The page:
– Herculaneum rescued by an American –
Thanks to an American patron, the ruins of Herculaneum in Naples are safe.
More than 41,000 hectares of ruins buried by Vesuvius attract about 31,000 tourists a year, an alternative to the nearby ruins of Pompeii which in recent times have not gotten the same attention, despite collapse and water infiltration, because of the inactivity of the institutions
Until a few years ago, the ancient ruins of Herculaneum were in poor condition, despite the fact that unlike almost all other archaeological sites, they show architectural features and original furnishings as well as the magma covered them in 79 AD.
In 2000, David W. Packard, the heir of the same name IT empire in Palo Alto, he confided to his friend Andrew Wallace Hadrill, former director of the British School at Rome, his interest in financing the preservation of the old Herculaneum. Through his foundation, “The Packard Humanities Institute,” his passion for Greek and Latin literature goes back, deciding to focus on archeology. Therefore, Hadrill accompanies him in Herculaneum site, where the superintendent of the Archaeological Heritage of Naples showed him a plan of some urgent attention. Mr. Packard realized that the site needed a comprehensive conservation plan and for this was born the “Herculaneum Conservation Project,” in cooperation with the Packard Humanities Institute, the Superintendent and with the support of the British School.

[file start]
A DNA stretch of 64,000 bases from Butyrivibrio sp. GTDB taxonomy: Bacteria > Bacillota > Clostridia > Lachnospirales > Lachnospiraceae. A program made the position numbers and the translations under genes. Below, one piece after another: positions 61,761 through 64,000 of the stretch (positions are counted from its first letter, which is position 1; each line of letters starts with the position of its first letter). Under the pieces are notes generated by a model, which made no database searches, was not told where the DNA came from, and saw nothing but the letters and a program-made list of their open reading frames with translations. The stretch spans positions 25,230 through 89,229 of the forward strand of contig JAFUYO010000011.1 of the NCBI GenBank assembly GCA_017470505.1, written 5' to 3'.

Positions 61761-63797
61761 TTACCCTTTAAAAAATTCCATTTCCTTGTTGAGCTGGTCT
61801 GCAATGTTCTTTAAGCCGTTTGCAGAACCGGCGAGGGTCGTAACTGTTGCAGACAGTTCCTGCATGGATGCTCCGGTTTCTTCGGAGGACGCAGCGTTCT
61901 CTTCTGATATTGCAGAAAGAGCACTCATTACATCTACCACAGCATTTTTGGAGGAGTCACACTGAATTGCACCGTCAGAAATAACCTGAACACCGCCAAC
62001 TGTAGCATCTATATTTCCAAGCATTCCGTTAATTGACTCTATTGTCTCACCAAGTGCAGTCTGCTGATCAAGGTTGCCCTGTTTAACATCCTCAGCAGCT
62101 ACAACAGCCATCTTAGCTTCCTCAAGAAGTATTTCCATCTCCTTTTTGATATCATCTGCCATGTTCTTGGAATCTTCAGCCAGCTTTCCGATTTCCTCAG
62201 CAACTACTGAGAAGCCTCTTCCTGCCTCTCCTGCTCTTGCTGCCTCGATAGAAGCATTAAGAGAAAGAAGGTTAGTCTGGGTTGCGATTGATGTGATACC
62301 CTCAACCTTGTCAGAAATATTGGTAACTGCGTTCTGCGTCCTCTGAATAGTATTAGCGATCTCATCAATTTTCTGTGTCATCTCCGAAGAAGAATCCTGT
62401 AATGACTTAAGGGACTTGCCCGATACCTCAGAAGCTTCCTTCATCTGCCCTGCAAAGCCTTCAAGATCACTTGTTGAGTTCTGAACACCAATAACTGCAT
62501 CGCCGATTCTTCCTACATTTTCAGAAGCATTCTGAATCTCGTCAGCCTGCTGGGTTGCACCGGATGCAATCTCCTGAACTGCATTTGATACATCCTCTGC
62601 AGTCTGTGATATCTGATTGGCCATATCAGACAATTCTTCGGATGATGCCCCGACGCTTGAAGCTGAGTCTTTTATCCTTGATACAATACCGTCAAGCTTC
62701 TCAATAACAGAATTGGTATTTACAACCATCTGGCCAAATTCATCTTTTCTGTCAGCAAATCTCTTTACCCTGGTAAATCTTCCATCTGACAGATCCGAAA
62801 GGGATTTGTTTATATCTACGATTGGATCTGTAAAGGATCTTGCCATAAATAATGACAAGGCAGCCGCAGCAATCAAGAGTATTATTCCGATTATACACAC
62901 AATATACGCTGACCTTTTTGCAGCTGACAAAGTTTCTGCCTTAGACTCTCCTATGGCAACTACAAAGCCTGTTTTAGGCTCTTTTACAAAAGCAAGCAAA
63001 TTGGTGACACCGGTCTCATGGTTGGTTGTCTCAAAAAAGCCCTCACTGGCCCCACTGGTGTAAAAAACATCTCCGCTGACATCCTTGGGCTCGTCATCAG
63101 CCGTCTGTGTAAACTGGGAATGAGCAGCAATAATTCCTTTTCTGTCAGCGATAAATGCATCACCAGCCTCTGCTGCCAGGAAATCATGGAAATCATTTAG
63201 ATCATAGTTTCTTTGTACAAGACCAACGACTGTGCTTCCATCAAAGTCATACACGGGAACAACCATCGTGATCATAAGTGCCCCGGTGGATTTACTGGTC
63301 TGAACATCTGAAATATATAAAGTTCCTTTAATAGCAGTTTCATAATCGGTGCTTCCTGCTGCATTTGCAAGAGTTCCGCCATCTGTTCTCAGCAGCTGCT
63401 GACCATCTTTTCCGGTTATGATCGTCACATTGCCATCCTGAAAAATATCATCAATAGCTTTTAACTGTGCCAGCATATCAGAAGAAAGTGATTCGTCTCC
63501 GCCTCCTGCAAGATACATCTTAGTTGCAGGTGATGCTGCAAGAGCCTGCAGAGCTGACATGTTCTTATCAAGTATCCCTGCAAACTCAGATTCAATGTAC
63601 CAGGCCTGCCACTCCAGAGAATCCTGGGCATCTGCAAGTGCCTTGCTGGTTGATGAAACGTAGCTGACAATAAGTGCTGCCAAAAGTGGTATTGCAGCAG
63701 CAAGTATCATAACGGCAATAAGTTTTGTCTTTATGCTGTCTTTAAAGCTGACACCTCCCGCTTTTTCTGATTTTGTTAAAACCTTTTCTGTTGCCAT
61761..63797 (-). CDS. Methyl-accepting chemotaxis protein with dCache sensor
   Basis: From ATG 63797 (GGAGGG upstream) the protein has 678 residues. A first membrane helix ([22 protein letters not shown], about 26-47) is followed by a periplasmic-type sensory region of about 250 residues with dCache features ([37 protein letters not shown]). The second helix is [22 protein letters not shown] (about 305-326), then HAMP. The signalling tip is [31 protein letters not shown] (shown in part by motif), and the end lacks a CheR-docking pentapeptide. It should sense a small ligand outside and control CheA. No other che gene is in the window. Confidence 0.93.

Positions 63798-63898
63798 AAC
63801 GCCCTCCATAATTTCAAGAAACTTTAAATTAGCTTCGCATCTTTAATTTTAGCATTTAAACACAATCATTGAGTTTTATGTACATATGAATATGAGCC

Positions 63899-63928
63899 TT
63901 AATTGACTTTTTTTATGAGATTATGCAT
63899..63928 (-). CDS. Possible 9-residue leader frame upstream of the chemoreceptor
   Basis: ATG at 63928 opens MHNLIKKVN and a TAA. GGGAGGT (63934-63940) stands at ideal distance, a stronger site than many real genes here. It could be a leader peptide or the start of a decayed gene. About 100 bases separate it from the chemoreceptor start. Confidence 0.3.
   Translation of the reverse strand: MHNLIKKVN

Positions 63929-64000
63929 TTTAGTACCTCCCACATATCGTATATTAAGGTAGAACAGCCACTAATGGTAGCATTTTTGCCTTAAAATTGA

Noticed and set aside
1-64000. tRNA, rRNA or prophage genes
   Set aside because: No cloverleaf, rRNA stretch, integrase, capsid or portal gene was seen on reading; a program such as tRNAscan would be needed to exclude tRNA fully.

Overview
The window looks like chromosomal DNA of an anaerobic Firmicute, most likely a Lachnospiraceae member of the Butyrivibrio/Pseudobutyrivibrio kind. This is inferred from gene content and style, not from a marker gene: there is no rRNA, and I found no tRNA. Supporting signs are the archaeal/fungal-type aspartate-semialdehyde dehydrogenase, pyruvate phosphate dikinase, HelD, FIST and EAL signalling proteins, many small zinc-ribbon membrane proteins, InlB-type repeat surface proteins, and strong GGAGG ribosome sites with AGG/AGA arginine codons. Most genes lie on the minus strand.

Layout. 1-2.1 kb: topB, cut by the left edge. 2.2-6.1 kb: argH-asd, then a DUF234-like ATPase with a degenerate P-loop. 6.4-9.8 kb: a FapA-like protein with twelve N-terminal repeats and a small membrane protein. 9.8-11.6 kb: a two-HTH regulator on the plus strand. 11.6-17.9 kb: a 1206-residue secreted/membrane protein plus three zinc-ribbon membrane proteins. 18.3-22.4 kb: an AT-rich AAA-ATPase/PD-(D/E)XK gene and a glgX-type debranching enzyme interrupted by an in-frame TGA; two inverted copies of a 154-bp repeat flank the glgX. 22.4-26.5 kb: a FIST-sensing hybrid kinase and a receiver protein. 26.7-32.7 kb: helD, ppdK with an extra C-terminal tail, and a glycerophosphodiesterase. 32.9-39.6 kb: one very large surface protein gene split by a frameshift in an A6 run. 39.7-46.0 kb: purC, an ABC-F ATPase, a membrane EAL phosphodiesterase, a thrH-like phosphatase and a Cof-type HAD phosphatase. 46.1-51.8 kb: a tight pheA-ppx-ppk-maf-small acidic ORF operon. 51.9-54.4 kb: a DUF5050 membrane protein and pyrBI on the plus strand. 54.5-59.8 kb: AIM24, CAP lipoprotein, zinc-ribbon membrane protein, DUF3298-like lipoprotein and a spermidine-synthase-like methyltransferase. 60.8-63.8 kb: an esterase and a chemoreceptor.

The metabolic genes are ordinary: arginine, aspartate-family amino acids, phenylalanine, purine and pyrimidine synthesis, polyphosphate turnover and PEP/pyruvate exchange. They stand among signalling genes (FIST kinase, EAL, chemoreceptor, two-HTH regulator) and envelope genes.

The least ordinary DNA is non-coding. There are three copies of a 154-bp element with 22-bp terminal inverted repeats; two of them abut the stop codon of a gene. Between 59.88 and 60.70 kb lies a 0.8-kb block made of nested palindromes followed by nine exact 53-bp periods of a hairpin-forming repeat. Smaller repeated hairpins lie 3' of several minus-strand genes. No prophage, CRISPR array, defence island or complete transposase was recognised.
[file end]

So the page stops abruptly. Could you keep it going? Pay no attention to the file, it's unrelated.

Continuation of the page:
The foundation provided EUR 16 million, and work began. To date, 80% of the ancient Herculaneum’s buildings has been equipped with covers, the entire estate was put on safety, rainwater has been channeled, the Roman sewer system has been restored, the frescoes and mosaics have been protected, with a dozen of restored houses ready to be visited.
At the entrance of the site, a sign says, “What we are doing,” pointing out the work carried out, but this sign with no logo, is the only place where Packard and his sustained effort are mentioned. The City of Herculaneum conferred honorary citizenship to David Woodley because of his philanthropic foundation and interest in Herculaneum.
David does not intend to abandon Herculaneum where five building sites are still open, dealing with restoration and maintenance, and where new techniques are experimented. Every 15 days David receives in California a technical report on the activities carried out and once a year he comes here, to see by himself, that everything continues according to plan.
The last time, when he came a month ago, Packard confided his wish to make more accessible “Villa of the Papyri.” It is the home of Julius Caesar’s father in which was found a library with 2,000 carbonized papyrus and nearly hundred sculptures, and that the oil magnate Paul Getty fell in love to the point of build it, as it was, on the hills of Santa Monica, in 1968, where today stands the Getty Museum.
Not the same fate has befallen the twin city of Pompeii, when during the last Berlusconi government were allocated 80 million of public funds for the recovery, and they has been wasted without achieving any useful objective.